Culture

Not for the “Ages”

rock of ages

Rock of Ages

dir. Adam Shankman

Release Date: Jun 15, 12

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Having not grown up through the 1980s, I can scarcely make genuine assessments with respect to how exactly the hair metal crowd received their music. Did they love it just for the pure sex, drugs and rock n’ roll? Or was it romanticized, a way of flirting with danger without actually having to get out and do anything genuinely hazardous to one’s health? The latter seems like a more modern notion, at any rate, but it’s the one under which Rock of Ages operates. The definition of hair metal in Ages is rather loose, as Hall & Oates and Starship appear right alongside Def Leppard and Poison for this grandiose, big-budget jukebox musical that ultimately fails to catch either the spirit of the era or the giddy, subversive style of director Adam Shankman’s other recent movie musical, Hairspray. In large part, this is because Shankman wants to have his cake and eat it too in making a film that both lampoons its target era and demands that audiences get nostalgic for it.

To say that Rock of Ages is a pastiche of clichés is to miss the point as to why this is such a bad film; by design, the musical (originally on Broadway) is an amalgamation of every neutering process America has undergone in the past two decades or so to sanitize any pop cultural history that might look a bit too seedy. So, we get Drew (Diego Boneta), a nice, immaculately coiffed rocker, and Sherrie (Julianne Hough), a fresh-off-the-Oklahoma-bus wannabe starlet. They come to Los Angeles in 1987, and of course they have to meet cute, because how else will the city boy and the small-town girl inevitably serenade each other with Journey’s “Don’t Stop Believing,” the preeminent cultural text on such topics? They court each other and negotiate the crazy world of late-80s rock music while crossing paths with a self-righteous anti-metal moral crusader (Catherine Zeta-Jones), a shady manager (Paul Giamatti), the aloof management of the famed Bourbon Room (Alec Baldwin and Russell Brand) and Stacee Jaxx (Tom Cruise), an Axl Rose-based loose cannon of a frontman.

The film strangely exists within and outside of its era simultaneously; Sherrie owns Night Ranger albums and Motorhead billboards occupy space on the Sunset Strip, but yet when Drew plays “Don’t Stop Believing,” it’s a new song he wrote just for her. The film operates under similarly lazy logic; most of the film’s few honest laughs come from Drew being suckered into forming a jive-talking boy band, even though that era wouldn’t fully see its moment of cultural relevance until years later, not in the middle of ’87. There’s a lot of talk of how the spirit of rock music can conquer pretty much anything, but it all sounds hollow, like an aging ex-groupie with a fading lower-back tattoo at the end of the bar telling anyone who’ll listen about the night she gave clandestine oral sex to a member of Winger. Ages seems more interested in compiling a series of romanticized observations about a dirty era in pop culture history, while simultaneously castrating it of all the things that made it so legendary. This is best evidenced by Sherrie’s declaration that L.A. looks like “a velvet blanket covered in diamonds,” which is every bit as telling as it is creepily naïve.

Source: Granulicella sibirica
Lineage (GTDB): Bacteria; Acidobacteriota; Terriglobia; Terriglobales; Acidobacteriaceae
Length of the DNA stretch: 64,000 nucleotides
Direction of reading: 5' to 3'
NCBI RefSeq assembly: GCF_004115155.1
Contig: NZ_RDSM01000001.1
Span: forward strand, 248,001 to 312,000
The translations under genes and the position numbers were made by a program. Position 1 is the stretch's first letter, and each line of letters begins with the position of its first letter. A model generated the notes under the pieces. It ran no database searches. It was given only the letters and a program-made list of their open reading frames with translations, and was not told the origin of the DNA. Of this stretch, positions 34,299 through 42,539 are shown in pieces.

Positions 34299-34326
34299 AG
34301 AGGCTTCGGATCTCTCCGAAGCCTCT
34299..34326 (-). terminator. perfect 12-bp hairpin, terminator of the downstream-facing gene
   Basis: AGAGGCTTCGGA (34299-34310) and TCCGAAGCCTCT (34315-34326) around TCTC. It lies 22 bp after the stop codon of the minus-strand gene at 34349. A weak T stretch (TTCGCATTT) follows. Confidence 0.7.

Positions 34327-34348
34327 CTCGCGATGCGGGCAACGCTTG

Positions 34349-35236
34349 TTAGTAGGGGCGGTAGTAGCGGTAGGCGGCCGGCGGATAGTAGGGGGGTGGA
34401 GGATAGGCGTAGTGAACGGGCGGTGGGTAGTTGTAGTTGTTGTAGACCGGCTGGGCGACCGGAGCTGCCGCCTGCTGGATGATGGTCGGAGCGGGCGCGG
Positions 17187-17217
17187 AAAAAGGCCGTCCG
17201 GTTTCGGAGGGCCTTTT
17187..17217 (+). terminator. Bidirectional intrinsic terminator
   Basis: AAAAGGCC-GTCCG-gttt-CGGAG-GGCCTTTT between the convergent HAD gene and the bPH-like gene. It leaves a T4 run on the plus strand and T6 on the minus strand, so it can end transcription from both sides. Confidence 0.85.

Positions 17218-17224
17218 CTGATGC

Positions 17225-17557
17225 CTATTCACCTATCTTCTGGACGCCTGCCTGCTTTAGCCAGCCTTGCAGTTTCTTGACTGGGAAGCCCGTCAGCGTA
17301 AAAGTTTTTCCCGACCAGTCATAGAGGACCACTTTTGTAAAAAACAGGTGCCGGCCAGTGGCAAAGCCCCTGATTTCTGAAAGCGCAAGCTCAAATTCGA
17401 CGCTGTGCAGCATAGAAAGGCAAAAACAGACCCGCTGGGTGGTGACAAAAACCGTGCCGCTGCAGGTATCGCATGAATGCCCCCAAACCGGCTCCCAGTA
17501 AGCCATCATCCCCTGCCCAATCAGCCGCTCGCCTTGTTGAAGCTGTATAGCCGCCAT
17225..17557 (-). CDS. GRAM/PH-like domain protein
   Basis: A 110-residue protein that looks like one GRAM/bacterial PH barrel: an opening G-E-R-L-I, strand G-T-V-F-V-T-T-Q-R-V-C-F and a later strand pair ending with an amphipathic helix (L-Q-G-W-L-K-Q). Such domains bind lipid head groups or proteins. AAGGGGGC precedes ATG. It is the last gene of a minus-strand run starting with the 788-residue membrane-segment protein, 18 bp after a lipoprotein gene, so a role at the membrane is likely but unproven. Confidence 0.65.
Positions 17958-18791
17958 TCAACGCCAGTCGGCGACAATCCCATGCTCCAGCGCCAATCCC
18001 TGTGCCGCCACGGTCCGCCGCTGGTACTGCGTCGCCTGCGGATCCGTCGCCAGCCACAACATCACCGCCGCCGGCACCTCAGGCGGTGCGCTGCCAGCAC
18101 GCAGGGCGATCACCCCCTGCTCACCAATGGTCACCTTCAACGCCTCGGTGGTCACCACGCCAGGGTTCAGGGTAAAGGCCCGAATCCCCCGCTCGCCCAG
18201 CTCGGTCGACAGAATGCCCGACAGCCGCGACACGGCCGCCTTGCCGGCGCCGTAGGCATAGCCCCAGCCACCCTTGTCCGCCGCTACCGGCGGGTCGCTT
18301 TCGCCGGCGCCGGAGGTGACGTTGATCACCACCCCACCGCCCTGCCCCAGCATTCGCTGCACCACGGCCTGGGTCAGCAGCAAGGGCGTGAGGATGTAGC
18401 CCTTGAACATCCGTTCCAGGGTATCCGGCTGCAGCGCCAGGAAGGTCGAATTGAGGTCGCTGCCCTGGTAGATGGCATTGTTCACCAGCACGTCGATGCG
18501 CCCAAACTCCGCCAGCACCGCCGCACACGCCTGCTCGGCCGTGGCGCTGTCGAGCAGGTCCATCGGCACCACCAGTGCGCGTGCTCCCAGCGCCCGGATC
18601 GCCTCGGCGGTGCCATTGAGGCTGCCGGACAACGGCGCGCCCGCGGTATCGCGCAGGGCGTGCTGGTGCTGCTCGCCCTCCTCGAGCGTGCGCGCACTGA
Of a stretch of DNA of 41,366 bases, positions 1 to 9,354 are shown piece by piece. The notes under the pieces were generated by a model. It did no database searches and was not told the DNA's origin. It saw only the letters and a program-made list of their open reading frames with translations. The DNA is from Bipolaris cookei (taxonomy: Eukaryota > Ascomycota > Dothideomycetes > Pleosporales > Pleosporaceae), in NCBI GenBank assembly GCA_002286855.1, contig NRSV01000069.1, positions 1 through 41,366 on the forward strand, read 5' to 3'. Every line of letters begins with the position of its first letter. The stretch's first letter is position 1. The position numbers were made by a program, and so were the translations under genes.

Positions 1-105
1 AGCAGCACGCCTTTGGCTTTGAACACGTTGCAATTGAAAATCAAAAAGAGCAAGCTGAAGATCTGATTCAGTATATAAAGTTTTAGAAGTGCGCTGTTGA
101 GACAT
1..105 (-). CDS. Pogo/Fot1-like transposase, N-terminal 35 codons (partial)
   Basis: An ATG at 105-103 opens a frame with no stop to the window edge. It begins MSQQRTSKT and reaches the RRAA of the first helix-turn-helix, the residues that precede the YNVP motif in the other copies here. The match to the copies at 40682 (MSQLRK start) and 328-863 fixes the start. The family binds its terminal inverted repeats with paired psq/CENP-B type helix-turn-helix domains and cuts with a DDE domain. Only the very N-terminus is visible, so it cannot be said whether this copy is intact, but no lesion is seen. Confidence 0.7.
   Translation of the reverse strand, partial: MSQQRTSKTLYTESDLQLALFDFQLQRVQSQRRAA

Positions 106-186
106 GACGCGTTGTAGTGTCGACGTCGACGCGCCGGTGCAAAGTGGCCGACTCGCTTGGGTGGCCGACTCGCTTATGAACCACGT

The cast is game, which is unfortunate given that more of them embarrass themselves than don’t. Zeta-Jones contorts her face into ghastly, cartoonish Phelps family poses, and sadly it’s still not nearly as terrible as the fate that awaits poor Bryan Cranston as her two-timing husband, who appears in the film in what might be the only non-singing role to get spanked with a ruler by his secretary and make goofy faces. Hough is pushed so hard in the direction of doe-eyed and innocent that she comes off creepily infantile, instead of the working-class sex bomb that Shankman is obviously aiming for, which undercuts the inevitable downward spiral sequences she goes through later in the film. Boneta is good in a role that gives him little to do, but fails to leave any distinct impression aside from possessing what may be the softest-looking hair in any recent American film. Giamatti hams it up, as do Baldwin and Brand; the latter have the only sincerely out-of-left-field moment in the film together, one that will probably thoroughly piss off the film’s target audience.

And then there’s Cruise, whose Stacee Jaxx joins his foulmouthed movie mogul in Tropic Thunder on the list of overrated but nevertheless amusing performances of his that aren’t nearly as shocking as promotional materials and some critics would have you believe. He gets most of the movie’s laughs, admittedly; his out-there, hedonistic rock god struts around in a diamond-encrusted codpiece and can’t seem to hold a conversation without drifting into paranoid tangents. However, the film cuts him off at the knees by introducing a plucky journalist (Malin Akerman) who makes Jaxx reconsider his life of reckless self-destruction, and also ensures that Cruise’s story arc is both inevitable and entirely dull. He’s somehow simultaneously too present and not enough so, not in enough of the film to elevate it but in just enough that one wishes he’d been made the main character instead of the clean-cut banality that Hough and Boneta present. In the moment in which Cruise seduces Akerman with a rendition of Bon Jovi’s “Wanted Dead or Alive,” one gets a fleeting glimpse of the legitimate dirty excess that Rock of Ages wants to recreate. Like the rest of the film, though, we get a PG-13 version of an uncontrollable sexual romp that ultimately misses the point by miles.